An employer establishes a weekend work policy where only male employees can take both days off, and female employees can only take one weekend day off. Sounds like gender discrimination maybe? Well, in Hamilton, et al. v. Dallas County, dba Dallas County Sheriff’s Department, the Fifth Circuit recently declined to go that far — yet. The judges pointed to circuit precedent and “the rule of orderliness” to uphold the dismissal of the plaintiffs’ claims. However, the opinion also hints that this may not be the end of the story.
Two Sets of Scheduling Guidelines
In 2019, the Dallas County Sheriff’s Department changed its scheduling procedure from being based on seniority to being based on gender. Under the new procedure, only male officers could take full weekends off, while female officers were only allowed to take off either two weekdays or one weekend day and one weekday. When female officers asked why there was a difference, the sergeant stated that it was based on gender and that it would be safer for the male officers to be off during the weekends as opposed to during the week. Not surprisingly, women officers filed an EEOC charge and later a lawsuit against the department for gender discrimination under Title VII.
Failure to Allege an Adverse Employment Action
The Sheriff’s Department moved to dismiss the complaint stating that the plaintiffs had failed to meet their burden of showing a final, adverse employment action. The district court acknowledged that the policy is facially discriminatory based on gender but held that Fifth Circuit precedent required that the case be dismissed. The women appealed stating that the scheduling policy harmed their work conditions and made their jobs objectively worse than those of the men.
On appeal, the Fifth Circuit also recognized that the Sheriff’s Department did not dispute the policy’s discriminatory intent and that the plaintiffs had direct evidence of a discriminatory motive. The court stated that the conduct clearly fell under Title VII’s prohibitions. However, the court said that Fifth Circuit precedent required the plaintiffs to show that they suffered adverse employment actions concerning “ultimate employment decisions such as hiring, granting leave, discharging, promoting, or compensating.” The court held that precedent and “the rule of orderliness” (that the court cannot overrule a prior panel decision absent an intervening change in the law) meant that denial of weekends off is not an ultimate employment decision and, thus, not an adverse employment action in the Fifth Circuit. As such, the dismissal was proper.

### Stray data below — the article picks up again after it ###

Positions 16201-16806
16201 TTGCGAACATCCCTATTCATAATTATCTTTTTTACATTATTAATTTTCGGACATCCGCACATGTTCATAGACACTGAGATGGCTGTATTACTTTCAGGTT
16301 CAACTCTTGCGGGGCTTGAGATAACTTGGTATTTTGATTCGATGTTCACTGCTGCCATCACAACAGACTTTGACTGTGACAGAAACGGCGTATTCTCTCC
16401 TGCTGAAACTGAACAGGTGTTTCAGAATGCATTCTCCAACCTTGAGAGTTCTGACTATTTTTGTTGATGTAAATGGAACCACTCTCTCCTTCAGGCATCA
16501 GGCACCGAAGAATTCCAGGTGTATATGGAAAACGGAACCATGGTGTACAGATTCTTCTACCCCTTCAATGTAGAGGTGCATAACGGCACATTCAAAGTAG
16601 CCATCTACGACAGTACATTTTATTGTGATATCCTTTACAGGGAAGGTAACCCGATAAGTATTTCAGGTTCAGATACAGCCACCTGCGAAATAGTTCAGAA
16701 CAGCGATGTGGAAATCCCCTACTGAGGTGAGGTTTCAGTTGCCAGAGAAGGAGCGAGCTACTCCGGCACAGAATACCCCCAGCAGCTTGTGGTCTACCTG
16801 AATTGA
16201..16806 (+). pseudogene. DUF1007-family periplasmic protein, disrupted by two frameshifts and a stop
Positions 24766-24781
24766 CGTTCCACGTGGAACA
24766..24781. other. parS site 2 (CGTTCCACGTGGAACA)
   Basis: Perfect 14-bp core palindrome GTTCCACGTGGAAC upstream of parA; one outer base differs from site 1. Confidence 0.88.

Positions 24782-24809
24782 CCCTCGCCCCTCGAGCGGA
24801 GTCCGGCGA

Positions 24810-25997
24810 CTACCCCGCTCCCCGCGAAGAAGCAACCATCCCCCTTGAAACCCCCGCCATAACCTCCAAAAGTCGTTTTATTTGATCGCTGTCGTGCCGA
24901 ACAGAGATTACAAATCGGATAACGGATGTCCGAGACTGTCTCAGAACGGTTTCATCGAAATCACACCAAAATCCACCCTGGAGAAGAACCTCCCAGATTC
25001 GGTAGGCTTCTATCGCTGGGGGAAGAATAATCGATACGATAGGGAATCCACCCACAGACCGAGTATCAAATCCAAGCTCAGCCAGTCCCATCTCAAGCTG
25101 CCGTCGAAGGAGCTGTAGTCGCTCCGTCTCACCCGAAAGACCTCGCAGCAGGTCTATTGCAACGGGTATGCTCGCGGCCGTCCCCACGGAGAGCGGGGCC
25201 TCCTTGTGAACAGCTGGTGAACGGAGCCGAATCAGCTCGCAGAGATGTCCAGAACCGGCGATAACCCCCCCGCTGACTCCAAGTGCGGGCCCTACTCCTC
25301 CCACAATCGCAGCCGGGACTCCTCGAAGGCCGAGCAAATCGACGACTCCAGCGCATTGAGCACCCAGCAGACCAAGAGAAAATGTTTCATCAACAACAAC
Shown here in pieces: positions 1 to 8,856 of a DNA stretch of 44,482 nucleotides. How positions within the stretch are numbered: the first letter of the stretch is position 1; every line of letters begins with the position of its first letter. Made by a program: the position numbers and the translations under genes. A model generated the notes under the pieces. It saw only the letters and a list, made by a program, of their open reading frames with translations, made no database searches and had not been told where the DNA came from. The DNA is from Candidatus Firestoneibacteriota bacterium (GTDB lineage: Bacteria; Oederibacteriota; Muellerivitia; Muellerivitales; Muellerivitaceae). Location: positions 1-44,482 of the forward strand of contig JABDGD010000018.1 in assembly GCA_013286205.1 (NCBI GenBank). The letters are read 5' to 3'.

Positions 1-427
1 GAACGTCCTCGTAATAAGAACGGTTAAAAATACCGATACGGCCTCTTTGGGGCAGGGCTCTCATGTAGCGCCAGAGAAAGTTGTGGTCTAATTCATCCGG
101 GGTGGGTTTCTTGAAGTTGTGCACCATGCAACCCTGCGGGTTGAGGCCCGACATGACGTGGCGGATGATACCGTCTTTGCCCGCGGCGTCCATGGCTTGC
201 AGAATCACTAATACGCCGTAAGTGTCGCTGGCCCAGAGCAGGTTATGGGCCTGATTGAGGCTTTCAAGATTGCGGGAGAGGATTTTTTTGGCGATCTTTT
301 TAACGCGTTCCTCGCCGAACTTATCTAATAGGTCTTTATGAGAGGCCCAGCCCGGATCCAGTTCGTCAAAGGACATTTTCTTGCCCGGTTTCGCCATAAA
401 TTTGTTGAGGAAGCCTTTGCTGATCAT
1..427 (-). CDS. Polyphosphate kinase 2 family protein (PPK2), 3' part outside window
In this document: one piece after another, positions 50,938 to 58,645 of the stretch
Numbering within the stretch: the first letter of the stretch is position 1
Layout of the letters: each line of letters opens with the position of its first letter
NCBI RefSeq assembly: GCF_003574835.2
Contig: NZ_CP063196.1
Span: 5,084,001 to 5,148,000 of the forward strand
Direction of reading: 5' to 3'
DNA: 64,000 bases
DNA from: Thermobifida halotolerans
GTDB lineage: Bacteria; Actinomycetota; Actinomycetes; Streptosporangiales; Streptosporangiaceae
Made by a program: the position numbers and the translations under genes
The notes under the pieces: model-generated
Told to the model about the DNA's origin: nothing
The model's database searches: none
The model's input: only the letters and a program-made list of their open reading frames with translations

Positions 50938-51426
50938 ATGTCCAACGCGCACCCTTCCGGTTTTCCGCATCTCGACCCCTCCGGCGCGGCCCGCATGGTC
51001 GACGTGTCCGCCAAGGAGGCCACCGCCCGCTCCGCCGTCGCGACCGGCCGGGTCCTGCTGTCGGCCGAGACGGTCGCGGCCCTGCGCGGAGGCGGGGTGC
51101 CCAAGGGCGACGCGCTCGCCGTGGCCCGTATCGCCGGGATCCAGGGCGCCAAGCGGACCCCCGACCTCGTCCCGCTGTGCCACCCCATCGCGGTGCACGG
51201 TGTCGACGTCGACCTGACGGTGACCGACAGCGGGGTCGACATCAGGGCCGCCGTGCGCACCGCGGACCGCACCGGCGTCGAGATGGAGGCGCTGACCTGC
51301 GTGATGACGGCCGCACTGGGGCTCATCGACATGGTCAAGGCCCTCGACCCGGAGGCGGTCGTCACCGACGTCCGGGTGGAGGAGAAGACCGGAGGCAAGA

But Stay Tuned…
At the end of the opinion, the Fifth Circuit cited several other circuit decisions that went the other way and held that shift changes or scheduling policies could be the basis for a valid Title VII claim of discrimination. The court recognized that under those decisions, and based on the facts in this case, the women officers could have proceeded with their lawsuit. The court also observed that the Fifth Circuit precedent set up a “proverbial circuit split” (which could be taken up by the Supreme Court). In the end, the court noted that the strength of the women’s allegations, coupled with the persuasiveness of the reasoning in the other circuits made this case ideal for an en banc review (review by the entire court) to fix the problem. We shall see if the Fifth Circuit grants such an en banc review.
What Does This Mean to Employers?
Employers in the Fifth Circuit should not take this decision as permission to implement gender-based scheduling policies. The panel in this case was clearly troubled by having to follow past precedent and affirm the dismissal. This case reminds us all that there are many touch points for a possible discrimination scenario—it is not just about hiring and firing. It also shows that supervisors who readily admit they are doing something discriminatory may need some additional training.